New Audi A3 Sportback review
Audi’s A3 resolutely created the premium compact car segment back in 1996. Now, 25 years on, the fourth generation of this incredibly successful motor is here.
All powerplants in the latest A3 Sportback excite with their commanding torque and erudite running characteristics. In Britain, the premium five-door model comes with a few engine versions, both with quattro and front-wheel drive. The 1.5 TFSI, reviewed here, is fitted with a mild hybrid system (MHEV).
With this unit, the German automaker is continuing its electrification policy in the premium compact sector. A belt alternator starter (BAS) nourishes a 48-volt electrical system that incorporates a lithium-ion battery. During brake applications or when decelerating, the BAS recuperates power and feeds it to the A3’s energy storage unit. When driving away and gathering speed, it supports the TFSI with torque. With the MHEV system, the Sportback can glide with its powerplant deactivated for around 40 seconds, helping with better consumption. Got that? Good.
Aside from a fidgety ride around London’s rutted roads, I found the Audi A3 Sportback to be a decent alternative to the likes of BMW and Mercedes-Benz. Once out of the clogged urban sprawl and on the motorway, my review car was tranquil, quick, and planted. The unity of the slick-changing manual gearbox and the 1.5-litre engine makes for a confidence-inducing, dynamic and comfy ride.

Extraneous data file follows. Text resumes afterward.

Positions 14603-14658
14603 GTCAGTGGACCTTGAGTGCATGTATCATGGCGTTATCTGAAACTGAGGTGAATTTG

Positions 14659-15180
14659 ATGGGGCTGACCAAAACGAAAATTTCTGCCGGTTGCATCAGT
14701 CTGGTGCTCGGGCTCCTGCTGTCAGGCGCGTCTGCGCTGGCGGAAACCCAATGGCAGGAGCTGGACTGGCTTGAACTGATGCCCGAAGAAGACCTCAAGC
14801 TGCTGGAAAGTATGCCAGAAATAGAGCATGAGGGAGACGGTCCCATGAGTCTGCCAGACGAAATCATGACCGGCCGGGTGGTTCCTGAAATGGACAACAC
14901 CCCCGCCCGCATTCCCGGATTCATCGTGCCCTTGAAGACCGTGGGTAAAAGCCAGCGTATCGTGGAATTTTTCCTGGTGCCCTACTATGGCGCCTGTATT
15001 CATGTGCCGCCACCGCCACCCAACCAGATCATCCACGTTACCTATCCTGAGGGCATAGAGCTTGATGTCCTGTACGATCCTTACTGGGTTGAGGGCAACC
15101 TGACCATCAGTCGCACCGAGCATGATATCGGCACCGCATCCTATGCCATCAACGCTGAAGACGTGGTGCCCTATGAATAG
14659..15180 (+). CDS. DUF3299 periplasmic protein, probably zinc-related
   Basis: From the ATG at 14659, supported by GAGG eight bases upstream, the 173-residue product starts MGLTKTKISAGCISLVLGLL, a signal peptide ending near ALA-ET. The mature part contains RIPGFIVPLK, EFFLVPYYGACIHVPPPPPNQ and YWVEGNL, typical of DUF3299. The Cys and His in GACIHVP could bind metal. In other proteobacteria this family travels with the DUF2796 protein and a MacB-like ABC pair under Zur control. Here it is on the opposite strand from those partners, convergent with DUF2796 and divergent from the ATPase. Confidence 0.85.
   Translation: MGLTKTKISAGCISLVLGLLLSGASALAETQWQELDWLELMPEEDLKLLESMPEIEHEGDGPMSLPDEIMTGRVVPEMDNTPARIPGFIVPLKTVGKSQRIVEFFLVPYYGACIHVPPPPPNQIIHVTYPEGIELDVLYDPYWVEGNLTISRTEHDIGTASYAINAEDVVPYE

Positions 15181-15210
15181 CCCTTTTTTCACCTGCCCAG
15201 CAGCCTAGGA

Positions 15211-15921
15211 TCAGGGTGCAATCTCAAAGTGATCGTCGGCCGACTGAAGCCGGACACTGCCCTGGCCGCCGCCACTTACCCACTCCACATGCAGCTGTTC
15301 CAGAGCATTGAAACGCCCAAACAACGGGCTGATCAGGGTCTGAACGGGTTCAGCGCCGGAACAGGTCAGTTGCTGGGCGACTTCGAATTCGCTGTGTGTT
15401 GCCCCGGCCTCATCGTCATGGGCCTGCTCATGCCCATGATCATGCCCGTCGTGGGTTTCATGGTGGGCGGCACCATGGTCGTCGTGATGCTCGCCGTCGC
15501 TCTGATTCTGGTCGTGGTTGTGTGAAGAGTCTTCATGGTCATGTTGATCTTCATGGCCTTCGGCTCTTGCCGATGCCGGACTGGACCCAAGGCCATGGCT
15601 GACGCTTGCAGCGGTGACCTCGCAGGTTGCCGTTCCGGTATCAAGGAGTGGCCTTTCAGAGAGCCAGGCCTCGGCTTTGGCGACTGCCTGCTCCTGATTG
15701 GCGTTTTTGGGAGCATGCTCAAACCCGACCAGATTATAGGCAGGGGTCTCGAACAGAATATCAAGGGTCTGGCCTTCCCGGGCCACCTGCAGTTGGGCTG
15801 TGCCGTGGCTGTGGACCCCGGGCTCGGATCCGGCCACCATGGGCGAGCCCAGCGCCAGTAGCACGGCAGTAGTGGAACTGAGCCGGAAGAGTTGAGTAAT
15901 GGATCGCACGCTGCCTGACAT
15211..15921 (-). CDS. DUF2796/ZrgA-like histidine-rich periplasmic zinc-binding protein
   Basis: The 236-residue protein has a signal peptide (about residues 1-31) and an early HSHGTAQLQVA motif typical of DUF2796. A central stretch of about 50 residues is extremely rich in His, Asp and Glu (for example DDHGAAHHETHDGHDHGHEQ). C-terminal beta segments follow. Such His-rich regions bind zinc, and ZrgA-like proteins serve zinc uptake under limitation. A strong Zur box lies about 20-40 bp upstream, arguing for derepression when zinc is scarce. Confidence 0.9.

The suspension is not blatantly soft like some Mercedes models can be, but it doesn’t jar you, either. When I swung off the M1 onto snaking rural routes, the A3 did a fine job of ironing out imperfections in the tarmac. And it’s on the country bends that you begin to become cognisant of the 35 TFSI S line’s assured and flat cornering conduct.
Indeed, behind the tiller, the A3 is immensely competent and doesn’t thrust its judiciously punchy aptitude into your face, as much as, say, a similarly powered BMW 1 Series does. The energy is subtle, but there are mountains of shove when you need it. Even completely weighed down with possessions and people, the car never runs out of steam and allows you to get through many miles readily.
Words: Tim Barnes-Clay
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